cost of bad managersChances are you have experienced a bad manger or leader. And there is an excellent chance your organization is harboring one or more of them now. Have you ever stopped to think what the cost of bad managers is to an organization?

The Costs

Studies have found the cost of bad managers in the US to be at least $960 billion and $8.1 trillion globally (source). Even if some of the costs listed here can’t be tracked by the finance department directly, they still have real impact. And it doesn’t take much imagination to see how each can lead to real dollar costs.

  • The number one reason people voluntarily leave a job is that they fire their boss. Even when they cite other reasons (like pay), they would be less likely to be looking if they had a great relationship with their immediate leader.
  • Reduced engagement. Seen by many organizations as the solution to organizational problems, employee engagement won’t be solved solely by EAP programs, job and work flexibility, great facilities, or even top quartile pay. Most people will be immediately more engaged in and committed to their work with they have a skilled and effective manager.
  • Reduced productivity. Productivity typically tracks engagement. But when people have a bad boss, people may be less focused on the work, take more sick days, and generally be laxer about their job responsibilities.
  • Increased health care costs. Beyond more “sick days” (whether actually sick or not), one real cost of bad managers is an increase in stress-related health care costs.
  • Poor decisions. Even if the manager is brilliant, if they make decisions with little or no input from team members, they will have less perspective and may make poorer decisions – or at least make decisions that have less commitment from the team to implement.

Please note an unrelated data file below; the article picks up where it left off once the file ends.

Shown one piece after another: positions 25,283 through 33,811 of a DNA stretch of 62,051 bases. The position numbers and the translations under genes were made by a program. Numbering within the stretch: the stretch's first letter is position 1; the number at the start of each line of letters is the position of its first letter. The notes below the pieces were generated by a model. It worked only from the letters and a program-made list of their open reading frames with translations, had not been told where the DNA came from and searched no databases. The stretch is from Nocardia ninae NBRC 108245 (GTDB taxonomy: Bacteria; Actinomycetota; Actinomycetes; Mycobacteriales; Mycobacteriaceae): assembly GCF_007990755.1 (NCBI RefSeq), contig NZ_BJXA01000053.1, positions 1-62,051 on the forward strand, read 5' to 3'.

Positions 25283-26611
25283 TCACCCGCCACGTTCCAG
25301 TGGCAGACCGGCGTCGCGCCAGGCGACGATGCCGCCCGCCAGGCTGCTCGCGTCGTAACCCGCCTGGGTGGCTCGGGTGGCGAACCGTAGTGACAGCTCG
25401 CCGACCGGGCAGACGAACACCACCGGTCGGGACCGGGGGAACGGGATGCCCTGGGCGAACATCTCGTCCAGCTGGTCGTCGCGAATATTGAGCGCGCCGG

• No decisions. Some of the bad bosses you’ve encountered may make no decisions or take no action on issues brought to them. This is equally ineffective and may lead to missed opportunities and broken trust.

This is just a short list.  Your experience with a bad boss might give you other examples and issues. Ultimately, they will likely roll up to the big three – increased turnover, reduced engagement, and reduced productivity.

A Cost Reduction Plan

If you want to reduce the cost of bad managers, you need better managers.

There are three major ways to improve the overall skill and effectiveness of leaders in your organization:

  • Fire and replace.
  • Have better selection and hiring processes.
  • Develop the managers already in place.

The most egregious examples might warrant immediate replacement or reassignment. If you simply replace one bad boss with another, you didn’t really improve anything (but you did further lower the morale and hope of the team). Certainly, you can work on your hiring and selection practices (for both internal and external candidates), but that doesn’t give much immediate help.

The single best way to reduce the cost of bad managers is to help them develop into good managers. That happens with feedback, coaching, and training. Many organizations have reduced their focus and investment in leadership development during the turbulence of the past couple of years. That turbulence has made the job of a leader/manager even more complex. The mix of a harder role with less support is a recipe for more bad bosses.

It is time to look carefully at the skills and results of our managers and provide them with the support they need to grow and improve. Doing this will create positive ripples beyond what you might imagine and cut operating costs at the same time.

Good managers and leaders are magnets for talent – they keep the best talent and attract the new talent they need. You can learn more from our Remarkable Master Class – Helping Leaders Become Talent Magnets. Learn more and get a sample of this powerful learning opportunity here.

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